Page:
Uk Ipo Patent For Clinical Trial

Uk ipo patent for clinical trial

Uk ipo patent for clinical trial

In some European countries, such as Germany, it is clear that a clinical trial using a patented drug is not an infringement of the patent protecting the drug. However, in the UK the position is clear for clinical trials of generic drugs but not as clear cut for new medical entities.

In 2004, the EU enacted legislation which exempted some clinical trials from patent infringement.

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This is related to the equivalent US provisions and have been referred to as the EU Bolar provisions. In the US , the ‘safe harbour’ or ‘Bolar’ provisions state that any activity leading towards regulatory approval is exempted from patent infringement, so it is clear in the US that clinical trials are exempted.

Uk ipo patent for clinical trial

However, the text of the EU directive was worded just to cover trials of generic copies of drugs and some minor modifications.

In the UK, the legal draughtsman essentially cut and pasted the EU directive into UK law and therefore the corresponding UK law only relates to generic copies of drugs and minor modifications. Some EU countries, for example Italy, enacted the EU Directive more broadly encompassing all clinical trials.

The UK Patents Act contains a number of activities which are exempted from patent infringement.

These include an exemption of activities which constitute ‘experimental use’ [Section 60(5)(b)].

Uk ipo patent for clinical trial

This section exempts acts ‘done for experimental purposes relating to the subject matter of the invention’.

This means that experiments performed to understand the invention and see if it works are exempted from patent infringement. This is the section which is relevant for considering whether clinical trials are exempted from patent infringement.

In June 2011, the UK conducted an informal consultation of interested parties to determine whether there was an adverse effect of the legislation, as it currently stands, on conducting clinical trials in the UK and the view on changing UK or EU law to exempt clinical trials from infringement in the UK.

The result of this consultation was that the majority of respondents supported the need to change, either EU or UK legislation, or preferably both, to exempt clinical trials from patent infringement.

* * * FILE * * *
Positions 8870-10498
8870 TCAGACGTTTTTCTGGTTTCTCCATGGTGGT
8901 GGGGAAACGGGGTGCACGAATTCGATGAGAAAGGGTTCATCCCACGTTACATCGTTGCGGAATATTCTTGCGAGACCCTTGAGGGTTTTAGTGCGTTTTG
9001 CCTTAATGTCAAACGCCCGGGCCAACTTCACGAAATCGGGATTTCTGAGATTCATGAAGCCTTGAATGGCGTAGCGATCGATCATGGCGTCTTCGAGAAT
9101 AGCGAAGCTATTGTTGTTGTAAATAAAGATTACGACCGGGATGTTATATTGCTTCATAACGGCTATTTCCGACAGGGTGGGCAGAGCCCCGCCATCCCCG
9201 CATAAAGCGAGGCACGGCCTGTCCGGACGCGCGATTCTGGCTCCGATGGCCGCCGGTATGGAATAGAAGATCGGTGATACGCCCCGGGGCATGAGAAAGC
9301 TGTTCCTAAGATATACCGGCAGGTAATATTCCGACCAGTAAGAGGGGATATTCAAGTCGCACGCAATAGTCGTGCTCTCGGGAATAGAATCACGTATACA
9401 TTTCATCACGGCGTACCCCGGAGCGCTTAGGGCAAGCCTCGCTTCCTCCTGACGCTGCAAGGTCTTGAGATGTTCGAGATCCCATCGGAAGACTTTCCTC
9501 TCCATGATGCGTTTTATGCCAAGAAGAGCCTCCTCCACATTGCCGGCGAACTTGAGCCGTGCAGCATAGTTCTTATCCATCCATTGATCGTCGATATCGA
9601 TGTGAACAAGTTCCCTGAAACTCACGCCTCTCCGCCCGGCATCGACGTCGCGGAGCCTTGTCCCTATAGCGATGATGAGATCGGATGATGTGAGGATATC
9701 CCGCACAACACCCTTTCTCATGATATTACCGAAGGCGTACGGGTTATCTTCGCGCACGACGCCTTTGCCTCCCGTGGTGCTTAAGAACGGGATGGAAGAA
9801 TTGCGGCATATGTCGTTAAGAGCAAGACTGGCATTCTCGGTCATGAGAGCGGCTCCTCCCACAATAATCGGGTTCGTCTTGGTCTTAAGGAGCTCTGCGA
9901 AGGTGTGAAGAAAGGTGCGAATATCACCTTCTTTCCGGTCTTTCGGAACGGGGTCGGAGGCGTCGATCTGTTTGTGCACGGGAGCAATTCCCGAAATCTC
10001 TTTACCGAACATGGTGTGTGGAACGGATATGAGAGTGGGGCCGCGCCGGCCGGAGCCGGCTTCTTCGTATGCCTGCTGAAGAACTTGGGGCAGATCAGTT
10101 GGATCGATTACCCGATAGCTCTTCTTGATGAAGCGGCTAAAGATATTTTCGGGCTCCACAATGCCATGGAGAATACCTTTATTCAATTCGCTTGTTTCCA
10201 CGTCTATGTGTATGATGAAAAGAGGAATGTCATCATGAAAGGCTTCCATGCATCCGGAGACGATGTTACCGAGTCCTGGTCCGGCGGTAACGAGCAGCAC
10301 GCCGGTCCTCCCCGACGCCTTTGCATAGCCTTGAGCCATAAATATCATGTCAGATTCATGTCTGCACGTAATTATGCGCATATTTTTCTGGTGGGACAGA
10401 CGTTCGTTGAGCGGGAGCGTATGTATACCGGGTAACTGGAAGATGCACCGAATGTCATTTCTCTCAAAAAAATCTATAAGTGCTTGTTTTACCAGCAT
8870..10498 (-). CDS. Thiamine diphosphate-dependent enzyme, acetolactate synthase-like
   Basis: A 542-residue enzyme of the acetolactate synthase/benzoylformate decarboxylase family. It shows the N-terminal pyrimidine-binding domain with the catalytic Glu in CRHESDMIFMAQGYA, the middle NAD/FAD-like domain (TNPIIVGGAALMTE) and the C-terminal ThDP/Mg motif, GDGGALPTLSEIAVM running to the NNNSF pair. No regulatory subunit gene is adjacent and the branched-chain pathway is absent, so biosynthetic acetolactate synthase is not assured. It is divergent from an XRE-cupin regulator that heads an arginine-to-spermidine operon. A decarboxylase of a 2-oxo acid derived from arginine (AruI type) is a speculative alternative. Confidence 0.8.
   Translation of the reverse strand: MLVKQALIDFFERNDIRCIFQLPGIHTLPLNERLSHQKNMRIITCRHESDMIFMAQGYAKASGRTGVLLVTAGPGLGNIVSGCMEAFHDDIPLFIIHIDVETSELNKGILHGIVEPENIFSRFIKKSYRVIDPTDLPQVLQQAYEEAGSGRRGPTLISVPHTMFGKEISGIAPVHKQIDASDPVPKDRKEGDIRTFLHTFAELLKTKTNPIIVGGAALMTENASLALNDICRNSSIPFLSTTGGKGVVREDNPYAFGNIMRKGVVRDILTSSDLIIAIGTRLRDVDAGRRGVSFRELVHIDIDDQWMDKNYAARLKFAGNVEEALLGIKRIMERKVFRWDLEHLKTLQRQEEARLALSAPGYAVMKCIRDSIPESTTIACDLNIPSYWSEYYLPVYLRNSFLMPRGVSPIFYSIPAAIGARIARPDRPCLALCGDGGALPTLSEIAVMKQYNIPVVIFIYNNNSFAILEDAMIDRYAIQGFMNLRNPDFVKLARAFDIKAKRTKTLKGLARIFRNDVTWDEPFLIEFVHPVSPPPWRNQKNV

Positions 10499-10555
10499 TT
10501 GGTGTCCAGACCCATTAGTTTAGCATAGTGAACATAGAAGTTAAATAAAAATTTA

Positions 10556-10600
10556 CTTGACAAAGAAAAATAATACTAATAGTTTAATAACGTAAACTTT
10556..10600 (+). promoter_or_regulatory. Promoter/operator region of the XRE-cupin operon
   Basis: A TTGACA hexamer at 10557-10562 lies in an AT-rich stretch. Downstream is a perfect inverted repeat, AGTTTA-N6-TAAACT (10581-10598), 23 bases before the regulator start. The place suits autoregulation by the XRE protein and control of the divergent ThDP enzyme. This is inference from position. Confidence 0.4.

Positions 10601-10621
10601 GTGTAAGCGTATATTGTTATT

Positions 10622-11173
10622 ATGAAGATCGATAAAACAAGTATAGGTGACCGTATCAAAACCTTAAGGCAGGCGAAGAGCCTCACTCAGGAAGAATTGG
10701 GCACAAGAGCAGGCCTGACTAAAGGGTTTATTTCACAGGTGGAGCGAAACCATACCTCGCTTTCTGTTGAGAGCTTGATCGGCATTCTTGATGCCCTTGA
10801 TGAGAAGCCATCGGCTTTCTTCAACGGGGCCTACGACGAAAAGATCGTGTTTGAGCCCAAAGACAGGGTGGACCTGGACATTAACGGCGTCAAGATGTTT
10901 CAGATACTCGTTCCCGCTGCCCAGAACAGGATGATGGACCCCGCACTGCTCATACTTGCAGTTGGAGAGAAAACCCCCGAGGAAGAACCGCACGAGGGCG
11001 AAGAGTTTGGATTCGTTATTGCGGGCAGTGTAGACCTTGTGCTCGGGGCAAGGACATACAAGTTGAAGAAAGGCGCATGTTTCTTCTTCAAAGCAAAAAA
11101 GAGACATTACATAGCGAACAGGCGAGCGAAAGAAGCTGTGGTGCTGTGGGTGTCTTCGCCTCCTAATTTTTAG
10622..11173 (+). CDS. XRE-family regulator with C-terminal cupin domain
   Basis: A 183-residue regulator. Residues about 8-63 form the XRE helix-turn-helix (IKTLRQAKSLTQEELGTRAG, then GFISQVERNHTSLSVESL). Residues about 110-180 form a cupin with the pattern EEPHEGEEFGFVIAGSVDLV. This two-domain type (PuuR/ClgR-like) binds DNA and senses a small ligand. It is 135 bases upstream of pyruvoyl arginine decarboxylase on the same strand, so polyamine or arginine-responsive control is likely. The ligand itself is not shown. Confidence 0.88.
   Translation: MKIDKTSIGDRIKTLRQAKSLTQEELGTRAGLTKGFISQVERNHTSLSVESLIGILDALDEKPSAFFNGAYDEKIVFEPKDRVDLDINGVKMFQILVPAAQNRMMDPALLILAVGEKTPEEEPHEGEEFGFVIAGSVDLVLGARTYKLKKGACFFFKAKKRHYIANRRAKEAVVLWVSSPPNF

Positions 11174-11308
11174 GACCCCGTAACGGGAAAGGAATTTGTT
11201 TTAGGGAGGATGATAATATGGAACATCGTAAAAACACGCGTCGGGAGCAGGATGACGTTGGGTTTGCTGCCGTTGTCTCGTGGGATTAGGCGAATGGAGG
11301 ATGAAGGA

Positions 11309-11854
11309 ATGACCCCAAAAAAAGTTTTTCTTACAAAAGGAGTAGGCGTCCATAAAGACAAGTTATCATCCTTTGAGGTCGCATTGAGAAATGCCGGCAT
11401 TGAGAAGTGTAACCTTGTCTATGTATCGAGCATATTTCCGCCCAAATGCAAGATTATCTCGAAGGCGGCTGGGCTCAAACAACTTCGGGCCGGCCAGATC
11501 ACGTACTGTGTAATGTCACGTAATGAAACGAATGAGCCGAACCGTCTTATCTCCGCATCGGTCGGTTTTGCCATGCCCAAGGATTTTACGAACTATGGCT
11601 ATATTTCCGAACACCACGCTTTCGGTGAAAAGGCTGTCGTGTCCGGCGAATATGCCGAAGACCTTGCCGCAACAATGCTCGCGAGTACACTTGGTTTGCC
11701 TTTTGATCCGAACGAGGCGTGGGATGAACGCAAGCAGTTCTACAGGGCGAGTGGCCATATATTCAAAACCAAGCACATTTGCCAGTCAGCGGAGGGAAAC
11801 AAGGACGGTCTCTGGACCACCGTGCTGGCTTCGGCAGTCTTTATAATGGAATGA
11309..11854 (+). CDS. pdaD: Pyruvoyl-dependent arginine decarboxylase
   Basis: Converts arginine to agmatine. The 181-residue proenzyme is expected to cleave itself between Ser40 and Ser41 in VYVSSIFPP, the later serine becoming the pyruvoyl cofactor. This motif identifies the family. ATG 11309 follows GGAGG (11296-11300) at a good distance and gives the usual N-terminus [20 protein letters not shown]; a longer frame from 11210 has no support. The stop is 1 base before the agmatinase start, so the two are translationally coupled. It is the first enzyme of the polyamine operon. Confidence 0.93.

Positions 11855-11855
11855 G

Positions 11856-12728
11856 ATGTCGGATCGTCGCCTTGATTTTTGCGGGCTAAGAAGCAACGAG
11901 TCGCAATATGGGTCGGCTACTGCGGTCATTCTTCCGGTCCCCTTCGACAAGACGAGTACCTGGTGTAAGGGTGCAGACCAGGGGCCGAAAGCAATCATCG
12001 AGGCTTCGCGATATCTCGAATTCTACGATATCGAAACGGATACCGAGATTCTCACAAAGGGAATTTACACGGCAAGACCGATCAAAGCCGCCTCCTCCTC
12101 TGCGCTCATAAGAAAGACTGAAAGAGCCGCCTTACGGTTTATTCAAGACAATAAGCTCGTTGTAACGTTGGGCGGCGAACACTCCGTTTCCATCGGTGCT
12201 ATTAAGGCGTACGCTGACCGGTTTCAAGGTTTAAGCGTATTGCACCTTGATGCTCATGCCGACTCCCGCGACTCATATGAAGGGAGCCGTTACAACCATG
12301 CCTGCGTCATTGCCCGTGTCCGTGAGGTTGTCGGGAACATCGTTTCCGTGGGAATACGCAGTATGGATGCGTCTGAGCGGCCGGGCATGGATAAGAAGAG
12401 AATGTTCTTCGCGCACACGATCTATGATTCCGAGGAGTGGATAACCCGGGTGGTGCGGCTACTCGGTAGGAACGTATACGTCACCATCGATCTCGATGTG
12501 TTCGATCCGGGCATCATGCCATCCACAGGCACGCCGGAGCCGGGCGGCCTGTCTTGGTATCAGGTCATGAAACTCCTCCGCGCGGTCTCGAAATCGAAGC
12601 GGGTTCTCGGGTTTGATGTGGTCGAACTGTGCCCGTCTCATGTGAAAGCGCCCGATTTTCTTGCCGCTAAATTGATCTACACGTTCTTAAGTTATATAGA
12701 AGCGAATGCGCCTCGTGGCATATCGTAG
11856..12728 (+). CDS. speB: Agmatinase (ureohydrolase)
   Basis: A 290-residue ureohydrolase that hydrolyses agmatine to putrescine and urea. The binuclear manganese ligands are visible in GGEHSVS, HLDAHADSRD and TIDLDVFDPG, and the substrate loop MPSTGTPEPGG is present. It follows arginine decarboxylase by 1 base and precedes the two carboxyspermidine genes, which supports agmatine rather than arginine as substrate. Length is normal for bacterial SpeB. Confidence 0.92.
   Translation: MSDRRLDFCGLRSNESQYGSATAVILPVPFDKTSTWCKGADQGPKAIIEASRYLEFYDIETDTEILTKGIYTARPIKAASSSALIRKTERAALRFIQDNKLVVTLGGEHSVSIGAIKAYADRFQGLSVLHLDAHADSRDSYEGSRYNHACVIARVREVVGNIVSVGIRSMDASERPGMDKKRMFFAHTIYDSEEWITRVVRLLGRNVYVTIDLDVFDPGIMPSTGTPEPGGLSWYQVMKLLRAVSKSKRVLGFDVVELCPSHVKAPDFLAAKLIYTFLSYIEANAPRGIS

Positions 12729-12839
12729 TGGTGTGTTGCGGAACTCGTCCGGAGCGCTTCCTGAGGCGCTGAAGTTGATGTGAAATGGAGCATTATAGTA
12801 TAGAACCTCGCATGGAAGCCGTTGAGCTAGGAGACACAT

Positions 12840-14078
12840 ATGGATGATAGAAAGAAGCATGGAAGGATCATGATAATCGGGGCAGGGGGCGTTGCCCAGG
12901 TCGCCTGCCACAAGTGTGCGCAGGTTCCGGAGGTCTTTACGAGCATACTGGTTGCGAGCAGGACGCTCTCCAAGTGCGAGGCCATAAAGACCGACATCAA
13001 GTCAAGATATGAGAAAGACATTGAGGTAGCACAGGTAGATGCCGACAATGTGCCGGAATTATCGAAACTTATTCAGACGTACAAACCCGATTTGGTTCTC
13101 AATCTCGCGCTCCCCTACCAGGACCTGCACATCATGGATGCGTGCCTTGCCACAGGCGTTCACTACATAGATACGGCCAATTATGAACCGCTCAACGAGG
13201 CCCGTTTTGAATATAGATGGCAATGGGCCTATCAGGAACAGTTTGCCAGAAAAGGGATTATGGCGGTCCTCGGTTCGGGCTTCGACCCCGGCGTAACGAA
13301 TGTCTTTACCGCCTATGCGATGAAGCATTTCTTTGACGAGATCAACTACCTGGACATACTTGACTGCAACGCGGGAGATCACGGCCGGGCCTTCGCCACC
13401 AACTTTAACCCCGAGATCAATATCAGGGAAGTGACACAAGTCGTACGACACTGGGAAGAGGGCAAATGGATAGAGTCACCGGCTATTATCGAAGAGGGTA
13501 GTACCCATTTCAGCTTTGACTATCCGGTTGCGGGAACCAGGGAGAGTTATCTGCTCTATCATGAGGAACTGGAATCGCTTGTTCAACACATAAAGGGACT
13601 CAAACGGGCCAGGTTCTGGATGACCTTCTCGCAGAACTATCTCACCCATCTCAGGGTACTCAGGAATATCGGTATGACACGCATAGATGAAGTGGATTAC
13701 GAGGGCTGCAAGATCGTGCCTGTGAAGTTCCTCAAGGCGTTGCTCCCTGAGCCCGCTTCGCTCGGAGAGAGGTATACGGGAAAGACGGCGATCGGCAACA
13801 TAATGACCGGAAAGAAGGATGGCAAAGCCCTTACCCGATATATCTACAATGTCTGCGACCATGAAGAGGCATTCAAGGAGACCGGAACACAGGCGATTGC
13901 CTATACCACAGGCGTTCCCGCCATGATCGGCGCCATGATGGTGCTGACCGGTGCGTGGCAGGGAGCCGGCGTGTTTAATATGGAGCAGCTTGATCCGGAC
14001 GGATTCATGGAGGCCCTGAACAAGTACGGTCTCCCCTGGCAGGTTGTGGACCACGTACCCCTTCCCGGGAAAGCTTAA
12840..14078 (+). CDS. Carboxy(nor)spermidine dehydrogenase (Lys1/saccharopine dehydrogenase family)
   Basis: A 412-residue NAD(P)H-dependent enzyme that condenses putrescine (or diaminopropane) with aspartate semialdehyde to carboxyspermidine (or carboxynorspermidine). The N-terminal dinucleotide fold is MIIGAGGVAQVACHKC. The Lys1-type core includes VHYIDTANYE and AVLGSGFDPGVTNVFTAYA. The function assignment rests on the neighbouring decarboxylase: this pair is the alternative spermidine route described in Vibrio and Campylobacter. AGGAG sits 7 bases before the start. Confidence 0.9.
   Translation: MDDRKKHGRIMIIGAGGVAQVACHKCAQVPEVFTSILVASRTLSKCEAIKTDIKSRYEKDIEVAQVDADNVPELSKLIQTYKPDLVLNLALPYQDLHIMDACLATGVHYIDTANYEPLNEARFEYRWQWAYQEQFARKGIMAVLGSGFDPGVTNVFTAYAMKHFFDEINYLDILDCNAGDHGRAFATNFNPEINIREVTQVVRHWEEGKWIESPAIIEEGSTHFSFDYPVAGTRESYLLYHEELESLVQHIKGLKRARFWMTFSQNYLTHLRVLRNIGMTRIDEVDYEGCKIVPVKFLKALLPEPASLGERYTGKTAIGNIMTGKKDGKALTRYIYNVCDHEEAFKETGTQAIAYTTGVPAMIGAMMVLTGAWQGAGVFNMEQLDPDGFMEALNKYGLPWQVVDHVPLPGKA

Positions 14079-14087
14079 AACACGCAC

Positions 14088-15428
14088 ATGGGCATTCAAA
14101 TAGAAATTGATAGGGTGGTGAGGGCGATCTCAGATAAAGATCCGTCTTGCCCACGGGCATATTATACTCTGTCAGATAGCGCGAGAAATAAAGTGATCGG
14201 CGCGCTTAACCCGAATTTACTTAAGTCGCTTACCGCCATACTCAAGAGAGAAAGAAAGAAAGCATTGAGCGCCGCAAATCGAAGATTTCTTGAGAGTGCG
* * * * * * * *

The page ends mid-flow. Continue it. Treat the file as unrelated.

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94% of the respondents agreed that a change was needed and 75% specifically indicated that this should be carried out by a change to the law. It was considered that a change to EU law would be too slow and not supported by all member states.

Uk ipo patent for clinical trial

Therefore, it was decided that the way forward is to amend UK law. The Government have accepted that a change to the law is required.

The UK Intellectual Property Office (IPO) will now go out with a formal consultation on a proposal to amend the UK Patents Act to exempt from patent infringement:

  • activities involved in field or clinical trials; and
  • activities relating to public health issues, for example, additional studies required by NICE, presumably including Phase IV trials.

Simon Bradbury, Head of Life Sciences at Appleyard Lees said ‘.

My Clinical Study Experience

Under the UK law as it stands at present, Phase I and Phase II trials should fall within the experimental use exemption since in both, the trials are aimed at trying to see if the drug works. Phase III trials are less clear since it could be argued that it is known from the Phase II trial that the drug works and so it can be argued that a Phase III trial is solely collection of more data. However, since Phase III trials are required by the regulatory authorities and there are plenty of examples of drugs that have looked promising in Phase II trials but failed in Phase III trials the more compelling argument is that in Phase III trials you are still trying to work out if the drug works and therefore fall within the experimental use exemption.

Many commentators believe that the UK court would find clinical trials to be exempted from patent infringement as the law stands, but for this to be clarified in UK law will be a useful development.’

If you any questions on this issue or any other intellectual property issue, please contact Simon Bradbury.

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